Los Angeles City Council Considers All-Vegan Diet for Shelter Dogs
Has your dog been a good boy? Of course he has. So why not reward that terrific behavior with something he really wants. That’s right, I’m talking about a nice, juicy . . . rutabaga.
Well, if you’re a dog unfortunate enough to find yourself in a Los Angeles animal shelter, that scenario might not be too far off the mark if local vegan activists have anything to say about it.
Plants for Pups
According to a story from the Washington post published December 12th, during a Los Angeles City Council meeting on November 28th, the activists proposed a plan that would change the meals provided by the city’s six animal shelters from meat-based to plant-exclusive foods.
At the forefront of those calling for a menu change was the man who introduced the proposal, Los Angeles Board of Animal Services Commissioner Roger Wolfson. Wolfson cited studies supporting the idea that dogs on plant-based diets live longer and have fewer health problems than their meat-eating counterparts.
Of the more than 50 people who showed up to speak at the meeting, the vast majority favored Wolfson’s pro-vegan proposal. One of the supporters of Wolfson’s plan was vegan and electronic musician Moby, who said, “If we adopt this, it’s one more thing that proves to the world that Los Angeles really is the progressive capital.” (Could there possibly be a more noble reason to turn tens of thousands of years of biology on its head than that?)
Too Good to Be True?
Of course, with dogs historically being meat eaters (or, to be more specific, omnivores with diets that heavily emphasized meat), the proposal was certain to be controversial, and it did draw criticism from some of those in attendance, such as the city’s chief veterinarian, Jeremy Prupas.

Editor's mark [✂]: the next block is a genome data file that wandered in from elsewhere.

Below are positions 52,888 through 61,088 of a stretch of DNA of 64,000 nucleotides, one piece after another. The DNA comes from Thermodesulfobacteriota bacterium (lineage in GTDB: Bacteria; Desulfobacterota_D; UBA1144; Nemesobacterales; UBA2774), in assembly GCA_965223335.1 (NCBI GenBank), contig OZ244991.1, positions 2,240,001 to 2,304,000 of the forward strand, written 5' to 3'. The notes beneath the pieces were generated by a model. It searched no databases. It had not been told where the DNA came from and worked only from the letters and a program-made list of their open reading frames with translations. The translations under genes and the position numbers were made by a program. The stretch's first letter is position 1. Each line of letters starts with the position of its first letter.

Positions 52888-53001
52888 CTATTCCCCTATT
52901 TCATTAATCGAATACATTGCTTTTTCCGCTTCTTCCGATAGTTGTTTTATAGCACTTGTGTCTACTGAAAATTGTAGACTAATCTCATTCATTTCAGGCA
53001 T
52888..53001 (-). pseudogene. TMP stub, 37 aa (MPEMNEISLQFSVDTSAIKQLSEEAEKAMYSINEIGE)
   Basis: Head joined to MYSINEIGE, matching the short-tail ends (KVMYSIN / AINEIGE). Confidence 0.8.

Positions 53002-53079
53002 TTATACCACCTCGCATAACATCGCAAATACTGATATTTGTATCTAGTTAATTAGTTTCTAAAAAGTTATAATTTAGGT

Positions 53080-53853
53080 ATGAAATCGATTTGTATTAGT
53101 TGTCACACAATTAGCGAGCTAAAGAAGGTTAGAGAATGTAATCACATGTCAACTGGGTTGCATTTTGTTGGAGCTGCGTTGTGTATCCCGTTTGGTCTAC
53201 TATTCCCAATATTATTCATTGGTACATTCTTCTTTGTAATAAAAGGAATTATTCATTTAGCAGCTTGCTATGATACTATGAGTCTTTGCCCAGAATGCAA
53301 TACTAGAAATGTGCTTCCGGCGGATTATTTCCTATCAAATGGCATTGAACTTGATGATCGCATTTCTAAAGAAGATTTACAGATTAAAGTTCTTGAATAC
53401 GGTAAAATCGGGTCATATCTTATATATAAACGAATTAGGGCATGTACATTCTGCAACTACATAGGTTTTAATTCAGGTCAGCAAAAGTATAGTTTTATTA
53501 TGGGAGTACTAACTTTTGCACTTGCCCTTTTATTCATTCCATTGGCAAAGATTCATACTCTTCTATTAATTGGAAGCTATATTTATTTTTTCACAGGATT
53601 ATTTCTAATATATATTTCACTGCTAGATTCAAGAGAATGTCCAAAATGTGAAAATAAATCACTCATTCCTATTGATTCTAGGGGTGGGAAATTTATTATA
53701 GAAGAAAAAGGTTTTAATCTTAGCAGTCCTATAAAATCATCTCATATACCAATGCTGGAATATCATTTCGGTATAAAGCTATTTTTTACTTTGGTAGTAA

Prupas’s concerns were many-fold. First, he explained that, while some dog owners may see health benefits from a vegan diet, trying to broadly apply similar diets across the 30,000-plus dogs cared for in Los Angeles shelters would be an entirely different situation—the additional complications that could arise from the new diets could place additional strain on the city’s shelters.
Regarding nutrition, Prupas argued in his report that a vegan diet would likely provide inadequate amounts of protein, calcium, and phosphorus for the dogs, in addition to providing an overabundance of fiber (which would result in increased bowel movements/diarrhea and add to the workload of facilities that may already be understaffed or underfunded). Additionally, Prupas’s report argued that the special nutritional needs of puppies or injured dogs, which make up a considerable amount of shelter populations, would not be adequately met with a vegan diet.
But, outside of issues surrounding the nutritional value of a vegan diet, Prupas’s report also raised alarms about the financial consequences that would likely result if Los Angeles shelters made the switch. He cited a price of $0.87 per pound for the kibble that the shelters currently serve, compared to the whopping $3.87 per pound price for a vegan alternative from the “only currently contracted city vendor that offers a vegan diet,” Canidae Life Stages.
However, many of those who attended the meeting as proponents of the diet change disagreed with the report, especially in regard to concerns about increased stool and diarrhea. And Wolfson also claimed that he had found two vegan-dog-food-producing companies that would match the price that the city currently pays for its kibble.
Given the controversial nature of the proposal and the impassioned arguments for and against it, the city council decided to take two months to study the topic in a more in-depth manner before moving ahead with a decision. At that point, city council members will then decide whether to roll out the program city-wide, try the program at one shelter and measure the results, or vote against the implementation of the program altogether.